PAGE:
Nigeria - Looming youth unemployment crisis
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by FricNews · Nov 08, 2019 - 9:11
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By Punch Editorial Board

Concerns expressed recently by the African Development Bank about the desperate lack of decent job opportunities for Nigeria’s teeming youth population are legitimate and spot on. Beyond mirroring the present state of affairs, they also foreshadow the forlorn future being bequeathed to this class of unfortunate Nigerians, who are also the future of the country. Admittedly, such concerns are not new, but coming from a respected international organisation, there are hopes that the Nigerian authorities would be jolted out of their present inertia into urgent action to turn things around.

It was indeed a sobering moment for Nigerians when the Senior Director, Nigeria Country Department of the AfDB, Ebrima Faal, described the unemployment situation in the country as not only frightening, but also catastrophic. In 2013, a former President, Olusegun Obasanjo, had also raised serious concern about youth unemployment in Nigeria, which he likened to a time bomb. “We have almost 150 universities in this country, turning out these young Nigerians every year but without jobs for them,” he lamented. Again, in May, it was the turn of the Minister of Labour and Employment, Chris Ngige, to make his own appraisal, describing the rate of unemployment as alarming.

Their opinions could not have been more apt, as the country’s youths are currently experiencing a most torrid time. More than 10 million of them are classified as out-of-school – the largest of such a group in the world – and are therefore left with little or no hope for the future. They constitute the pool from which groups like Boko Haram and bandits draw their membership. But those who have graduated from universities are, sadly, also roaming the streets, looking for what to do.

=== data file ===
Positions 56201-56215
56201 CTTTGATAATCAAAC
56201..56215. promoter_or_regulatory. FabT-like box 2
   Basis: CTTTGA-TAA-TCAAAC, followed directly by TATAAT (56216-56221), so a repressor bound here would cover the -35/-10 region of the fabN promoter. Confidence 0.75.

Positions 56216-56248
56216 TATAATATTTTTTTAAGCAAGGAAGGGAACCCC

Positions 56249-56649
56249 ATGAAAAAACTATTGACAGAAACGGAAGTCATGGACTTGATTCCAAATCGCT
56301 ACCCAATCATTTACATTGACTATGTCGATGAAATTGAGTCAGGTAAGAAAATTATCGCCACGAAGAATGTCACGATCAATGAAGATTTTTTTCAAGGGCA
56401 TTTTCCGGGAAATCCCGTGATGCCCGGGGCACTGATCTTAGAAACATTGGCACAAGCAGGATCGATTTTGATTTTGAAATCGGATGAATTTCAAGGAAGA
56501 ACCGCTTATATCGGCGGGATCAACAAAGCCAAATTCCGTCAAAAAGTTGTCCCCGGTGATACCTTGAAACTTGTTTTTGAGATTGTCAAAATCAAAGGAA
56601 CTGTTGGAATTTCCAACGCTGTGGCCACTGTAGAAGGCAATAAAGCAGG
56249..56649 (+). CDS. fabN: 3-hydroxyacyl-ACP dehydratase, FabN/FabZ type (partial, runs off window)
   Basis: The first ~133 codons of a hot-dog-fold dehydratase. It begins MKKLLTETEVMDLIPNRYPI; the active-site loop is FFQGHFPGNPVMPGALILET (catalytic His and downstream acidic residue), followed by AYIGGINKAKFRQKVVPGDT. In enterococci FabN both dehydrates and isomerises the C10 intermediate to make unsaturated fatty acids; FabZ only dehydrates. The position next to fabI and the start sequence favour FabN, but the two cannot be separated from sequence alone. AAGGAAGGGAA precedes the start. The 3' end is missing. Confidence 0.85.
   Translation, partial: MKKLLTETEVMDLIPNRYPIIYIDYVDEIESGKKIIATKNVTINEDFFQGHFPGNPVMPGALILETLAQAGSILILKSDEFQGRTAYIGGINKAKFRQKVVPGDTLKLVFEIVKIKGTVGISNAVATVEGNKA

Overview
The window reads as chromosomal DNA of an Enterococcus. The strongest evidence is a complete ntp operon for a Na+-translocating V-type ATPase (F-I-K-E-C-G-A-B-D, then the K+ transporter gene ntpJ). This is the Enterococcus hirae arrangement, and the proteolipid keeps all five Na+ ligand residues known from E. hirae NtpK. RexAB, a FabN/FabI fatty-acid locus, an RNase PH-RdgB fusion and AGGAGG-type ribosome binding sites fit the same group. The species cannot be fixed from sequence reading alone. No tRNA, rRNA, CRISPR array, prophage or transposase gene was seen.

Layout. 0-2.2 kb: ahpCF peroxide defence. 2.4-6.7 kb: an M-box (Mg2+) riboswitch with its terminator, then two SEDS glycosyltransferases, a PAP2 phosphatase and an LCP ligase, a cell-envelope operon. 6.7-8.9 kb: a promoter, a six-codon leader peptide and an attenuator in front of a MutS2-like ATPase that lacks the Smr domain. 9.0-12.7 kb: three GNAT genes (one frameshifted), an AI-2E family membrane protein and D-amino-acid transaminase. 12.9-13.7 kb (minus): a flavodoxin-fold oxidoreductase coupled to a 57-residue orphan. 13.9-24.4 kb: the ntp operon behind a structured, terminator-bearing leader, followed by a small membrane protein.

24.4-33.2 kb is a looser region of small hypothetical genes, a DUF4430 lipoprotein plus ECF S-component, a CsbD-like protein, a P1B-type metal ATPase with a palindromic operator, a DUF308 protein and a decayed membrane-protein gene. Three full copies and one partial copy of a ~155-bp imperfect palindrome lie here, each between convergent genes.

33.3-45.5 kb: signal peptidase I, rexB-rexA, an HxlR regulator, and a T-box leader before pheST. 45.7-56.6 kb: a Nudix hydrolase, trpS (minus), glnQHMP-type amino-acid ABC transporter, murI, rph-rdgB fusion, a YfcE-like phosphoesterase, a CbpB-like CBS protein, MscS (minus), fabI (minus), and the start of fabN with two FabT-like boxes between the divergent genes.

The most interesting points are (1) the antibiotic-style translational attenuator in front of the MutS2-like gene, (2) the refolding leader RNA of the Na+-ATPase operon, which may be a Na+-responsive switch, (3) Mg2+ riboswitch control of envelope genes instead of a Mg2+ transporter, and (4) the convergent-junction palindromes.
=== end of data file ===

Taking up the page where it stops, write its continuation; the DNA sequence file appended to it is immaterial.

Unemployment rate has been put at 23.63 per cent and underemployment at 16.6, climbing up to 33.5 per cent in 2020. Youth unemployment and underemployment are 55.4 per cent, says the National Bureau of Statistics. Years of economic mismanagement and absence of policy direction by successive administrations have driven the economy to the precipice. Things are only expected to get worse unless there are concrete plans for job creation. Programmes such as N-Power and TraderMoni are merely tokenistic or cosmetic, which is why poverty has become so endemic in the country.

About 11 million Nigerians are actively looking for work, the NBS adds. The number is growing. For a country whose economy has been struggling in the past five years, caught in spells of recession and stunted growth, the future can only be ominous. Government programmes of job creation have been failing because it is not the job of the government to directly create jobs for every Nigerian. The government can only provide an enabling environment for the private sector to create jobs.